05/31/2024 in Accountant

The Dirty Dozen: IRS Tax Scams You Need to Know About

Tax season can be a stressful time for anyone, but unfortunately, it’s also a prime time for scammers looking to take advantage of unsuspecting taxpayers. The Internal Revenue Service (IRS) is constantly vigilant against these fraudulent schemes, compiling an annual list of the “Dirty Dozen” tax scams to raise awareness and help taxpayers protect themselves. 

1. Phishing: Phishing scams involve fake emails or websites designed to trick individuals into providing personal or financial details. These emails often appear to come from the IRS or other trusted organizations (government, tax preparation services, etc.), when in reality they are sent by scammers looking to steal sensitive information.

2. Phone Scams: Phone scams involve callers impersonating IRS agents and demanding immediate payment for supposed back taxes or fines. The IRS will never call to demand immediate payment over the phone. If you receive such a call, it’s a red flag for fraud.

3. Identity Theft: Identity theft occurs when someone uses your personal information, such as your Social Security number, to file a fraudulent tax return and claim a refund. Safeguard your personal information and monitor your credit report regularly to detect any suspicious activity.

Identity theft can also affect fraudulent unemployment claims. You may not realize that someone has claimed unemployment benefits on your behalf until you receive the 1099-G from the IRS. 

4. Return Preparer Fraud: Some tax preparers may promise inflated refunds or charge exorbitant fees for their services. Choose a reputable tax preparer and avoid those who engage in unethical or illegal practices. Stay away from tax preparers who ask for payment in cash only, do not have a valid Preparer Tax Identification Number (PTIN) or ask you to sign a blank or incomplete tax return form. 

5. Fake Charities: Scammers often take advantage of people’s generosity by creating fake charities to solicit donations. Before donating, research the organization to ensure it’s legitimate and that your contribution will be used for its intended purpose. Ask for a receipt or confirmation of the donation that you can use in your tax documents. 

6. Inflated Refund Claims: Some tax preparers may encourage taxpayers to claim false deductions or credits to inflate their refunds. If a tax refund seems too good to be true, it probably is. If you are suspicious of a promised tax refund, you can always take your tax returns to another professional preparer for a review or second look.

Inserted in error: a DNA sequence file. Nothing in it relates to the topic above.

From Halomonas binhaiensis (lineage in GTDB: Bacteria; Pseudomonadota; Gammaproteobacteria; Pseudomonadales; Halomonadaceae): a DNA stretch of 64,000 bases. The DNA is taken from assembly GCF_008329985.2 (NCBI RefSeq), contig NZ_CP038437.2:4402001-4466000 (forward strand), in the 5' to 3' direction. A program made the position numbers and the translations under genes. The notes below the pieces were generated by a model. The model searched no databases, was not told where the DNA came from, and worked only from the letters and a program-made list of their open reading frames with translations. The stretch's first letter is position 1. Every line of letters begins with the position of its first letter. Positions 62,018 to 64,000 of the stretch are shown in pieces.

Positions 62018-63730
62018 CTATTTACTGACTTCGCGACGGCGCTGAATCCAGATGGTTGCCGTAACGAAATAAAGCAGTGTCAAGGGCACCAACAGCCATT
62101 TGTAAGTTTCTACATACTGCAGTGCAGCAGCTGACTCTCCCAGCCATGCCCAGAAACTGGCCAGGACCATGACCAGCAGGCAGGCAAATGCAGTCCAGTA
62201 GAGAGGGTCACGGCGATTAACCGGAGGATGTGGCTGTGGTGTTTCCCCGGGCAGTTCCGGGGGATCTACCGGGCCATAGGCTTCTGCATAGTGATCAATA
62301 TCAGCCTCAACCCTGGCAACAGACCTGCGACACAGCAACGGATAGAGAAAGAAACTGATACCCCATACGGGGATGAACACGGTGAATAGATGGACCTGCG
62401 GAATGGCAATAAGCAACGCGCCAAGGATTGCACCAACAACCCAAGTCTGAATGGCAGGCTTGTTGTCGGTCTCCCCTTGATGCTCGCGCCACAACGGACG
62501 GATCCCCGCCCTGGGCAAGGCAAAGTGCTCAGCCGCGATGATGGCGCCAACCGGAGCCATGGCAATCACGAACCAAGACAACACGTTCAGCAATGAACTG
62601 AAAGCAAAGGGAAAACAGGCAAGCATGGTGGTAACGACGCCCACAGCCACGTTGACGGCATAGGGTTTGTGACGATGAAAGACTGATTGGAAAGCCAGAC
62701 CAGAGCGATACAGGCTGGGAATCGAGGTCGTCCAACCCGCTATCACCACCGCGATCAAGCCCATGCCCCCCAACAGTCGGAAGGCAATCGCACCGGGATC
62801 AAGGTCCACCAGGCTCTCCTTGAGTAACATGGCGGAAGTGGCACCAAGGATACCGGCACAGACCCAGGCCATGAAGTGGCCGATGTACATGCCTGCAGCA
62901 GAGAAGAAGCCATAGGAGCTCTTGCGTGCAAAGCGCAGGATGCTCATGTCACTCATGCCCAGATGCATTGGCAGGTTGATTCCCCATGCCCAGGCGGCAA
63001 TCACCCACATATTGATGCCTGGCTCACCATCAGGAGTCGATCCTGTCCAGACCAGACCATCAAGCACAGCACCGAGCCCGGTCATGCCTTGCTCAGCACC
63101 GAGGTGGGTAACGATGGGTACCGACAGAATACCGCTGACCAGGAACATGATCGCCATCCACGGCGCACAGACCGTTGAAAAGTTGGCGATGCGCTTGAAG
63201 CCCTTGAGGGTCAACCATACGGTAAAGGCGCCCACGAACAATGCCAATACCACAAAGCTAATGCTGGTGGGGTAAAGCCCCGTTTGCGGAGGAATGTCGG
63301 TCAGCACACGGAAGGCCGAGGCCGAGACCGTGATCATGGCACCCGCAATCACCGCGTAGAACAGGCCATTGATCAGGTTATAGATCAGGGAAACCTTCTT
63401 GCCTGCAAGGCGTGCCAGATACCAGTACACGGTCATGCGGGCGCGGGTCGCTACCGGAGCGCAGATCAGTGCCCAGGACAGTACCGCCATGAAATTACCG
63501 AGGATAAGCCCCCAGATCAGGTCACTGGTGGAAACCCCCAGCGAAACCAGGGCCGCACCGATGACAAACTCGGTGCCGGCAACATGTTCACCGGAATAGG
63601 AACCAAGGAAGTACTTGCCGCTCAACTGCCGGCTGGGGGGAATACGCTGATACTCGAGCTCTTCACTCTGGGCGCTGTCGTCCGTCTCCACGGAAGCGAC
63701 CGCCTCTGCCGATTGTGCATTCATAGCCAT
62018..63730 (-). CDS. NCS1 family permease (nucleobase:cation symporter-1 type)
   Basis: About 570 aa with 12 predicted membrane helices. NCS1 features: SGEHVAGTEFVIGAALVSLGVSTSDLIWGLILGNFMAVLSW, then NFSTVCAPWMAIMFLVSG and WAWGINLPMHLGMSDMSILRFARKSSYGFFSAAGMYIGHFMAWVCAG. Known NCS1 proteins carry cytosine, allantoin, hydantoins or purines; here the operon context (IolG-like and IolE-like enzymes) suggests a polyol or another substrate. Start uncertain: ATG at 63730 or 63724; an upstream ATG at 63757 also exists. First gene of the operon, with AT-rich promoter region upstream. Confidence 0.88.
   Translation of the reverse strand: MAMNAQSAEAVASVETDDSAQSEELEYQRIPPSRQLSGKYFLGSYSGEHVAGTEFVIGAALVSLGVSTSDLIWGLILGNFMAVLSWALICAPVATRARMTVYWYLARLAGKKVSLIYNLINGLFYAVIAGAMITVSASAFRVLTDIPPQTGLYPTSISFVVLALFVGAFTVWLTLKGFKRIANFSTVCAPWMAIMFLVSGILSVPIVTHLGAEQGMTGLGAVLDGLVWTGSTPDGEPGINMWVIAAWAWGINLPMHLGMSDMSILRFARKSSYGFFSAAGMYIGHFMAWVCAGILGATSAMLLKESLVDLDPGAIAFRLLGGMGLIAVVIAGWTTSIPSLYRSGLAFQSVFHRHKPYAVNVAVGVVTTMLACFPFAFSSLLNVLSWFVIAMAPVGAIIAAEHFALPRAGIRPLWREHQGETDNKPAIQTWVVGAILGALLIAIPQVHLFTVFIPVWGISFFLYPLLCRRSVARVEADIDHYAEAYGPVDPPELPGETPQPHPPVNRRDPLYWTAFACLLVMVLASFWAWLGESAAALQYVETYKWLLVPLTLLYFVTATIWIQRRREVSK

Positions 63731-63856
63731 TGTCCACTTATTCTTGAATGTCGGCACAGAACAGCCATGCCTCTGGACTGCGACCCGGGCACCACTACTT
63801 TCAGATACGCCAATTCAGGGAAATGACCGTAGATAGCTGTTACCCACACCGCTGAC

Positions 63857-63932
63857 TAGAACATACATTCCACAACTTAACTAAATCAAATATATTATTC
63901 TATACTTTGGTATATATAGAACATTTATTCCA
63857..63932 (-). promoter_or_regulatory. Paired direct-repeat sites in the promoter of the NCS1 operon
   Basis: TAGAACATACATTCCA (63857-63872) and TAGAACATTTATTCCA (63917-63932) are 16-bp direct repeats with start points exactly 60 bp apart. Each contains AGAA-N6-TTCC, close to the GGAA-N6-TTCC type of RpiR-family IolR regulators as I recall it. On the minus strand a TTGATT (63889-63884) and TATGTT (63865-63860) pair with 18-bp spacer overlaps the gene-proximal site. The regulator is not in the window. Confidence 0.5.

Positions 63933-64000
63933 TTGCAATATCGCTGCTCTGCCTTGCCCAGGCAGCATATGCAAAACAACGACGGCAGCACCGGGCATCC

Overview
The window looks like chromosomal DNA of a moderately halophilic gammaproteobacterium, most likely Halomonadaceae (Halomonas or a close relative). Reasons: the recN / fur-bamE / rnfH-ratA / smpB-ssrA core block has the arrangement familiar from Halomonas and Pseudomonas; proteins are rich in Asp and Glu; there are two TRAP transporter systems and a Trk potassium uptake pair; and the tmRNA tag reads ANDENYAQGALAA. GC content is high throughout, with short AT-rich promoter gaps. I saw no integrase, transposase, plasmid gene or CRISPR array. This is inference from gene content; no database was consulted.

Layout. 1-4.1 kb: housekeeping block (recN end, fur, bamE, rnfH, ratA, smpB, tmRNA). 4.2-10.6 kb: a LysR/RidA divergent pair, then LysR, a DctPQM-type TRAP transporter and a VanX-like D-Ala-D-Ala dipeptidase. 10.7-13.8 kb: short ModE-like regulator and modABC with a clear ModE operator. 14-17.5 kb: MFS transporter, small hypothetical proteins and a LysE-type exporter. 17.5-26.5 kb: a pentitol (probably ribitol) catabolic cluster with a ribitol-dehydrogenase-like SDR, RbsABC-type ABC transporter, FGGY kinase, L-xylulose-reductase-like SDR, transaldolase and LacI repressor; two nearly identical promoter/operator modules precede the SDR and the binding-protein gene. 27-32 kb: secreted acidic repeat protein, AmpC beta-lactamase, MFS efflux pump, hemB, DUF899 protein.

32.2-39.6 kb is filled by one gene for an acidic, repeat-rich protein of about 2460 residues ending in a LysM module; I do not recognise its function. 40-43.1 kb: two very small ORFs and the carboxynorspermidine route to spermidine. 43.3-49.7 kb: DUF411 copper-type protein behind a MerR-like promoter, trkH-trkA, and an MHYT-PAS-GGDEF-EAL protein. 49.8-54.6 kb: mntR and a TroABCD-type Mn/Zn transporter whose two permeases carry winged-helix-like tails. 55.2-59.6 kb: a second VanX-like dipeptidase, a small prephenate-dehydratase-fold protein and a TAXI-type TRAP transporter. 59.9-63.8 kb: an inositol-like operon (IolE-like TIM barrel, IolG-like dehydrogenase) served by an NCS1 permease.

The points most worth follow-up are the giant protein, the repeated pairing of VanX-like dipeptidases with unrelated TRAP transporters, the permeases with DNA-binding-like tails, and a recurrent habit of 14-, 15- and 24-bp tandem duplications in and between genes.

7. Falsifying Income to Claim Credits: Scammers may falsely report income to qualify for tax credits, such as the Earned Income Tax Credit (EITC). Taxpayers should report all income accurately and only claim credits they’re eligible for to avoid penalties, audits and legal consequences.

8. Excessive Claims for Business Credits: Small business owners should be wary of tax preparers encouraging them to claim excessive or inappropriate business credits to reduce their tax liability. Maintaining detailed records of purchases, keeping receipts and staying organized is critical for small business financial management. 

9. Frivolous Tax Arguments: Some individuals promote outlandish tax arguments to avoid paying taxes altogether. These arguments are typically based on misinterpretations of tax law and can result in substantial fines and penalties if pursued.

10. Abusive Tax Shelters: Tax shelters that promise to reduce or eliminate tax liability through complex financial arrangements should also be approached with caution. These schemes are often illegal and can result in severe consequences for all involved.

11. Offshore Tax Avoidance: While there are legitimate reasons to hold assets offshore, using offshore accounts to evade taxes is illegal. The IRS has been cracking down on offshore tax evasion in recent years, and taxpayers who fail to report offshore income can face significant penalties.

12. Impersonation of Charitable Organizations: Similar to number 5 above, scammers may prey on people’s generosity, but in a different way. By impersonating legitimate charitable organizations to solicit donations for disaster relief efforts or other causes, scammers can gain access to funds that were otherwise meant for an actual charity. Before donating, verify the authenticity of not only the organization, but the person handling the donation transaction to ensure your contribution will reach those in need.

Having a professional and experienced tax professional is important no matter if you are an individual filing income tax, a small business or a large corporation. Contact the team at Whitt Accounting for a professional review or to discuss how our services can help you.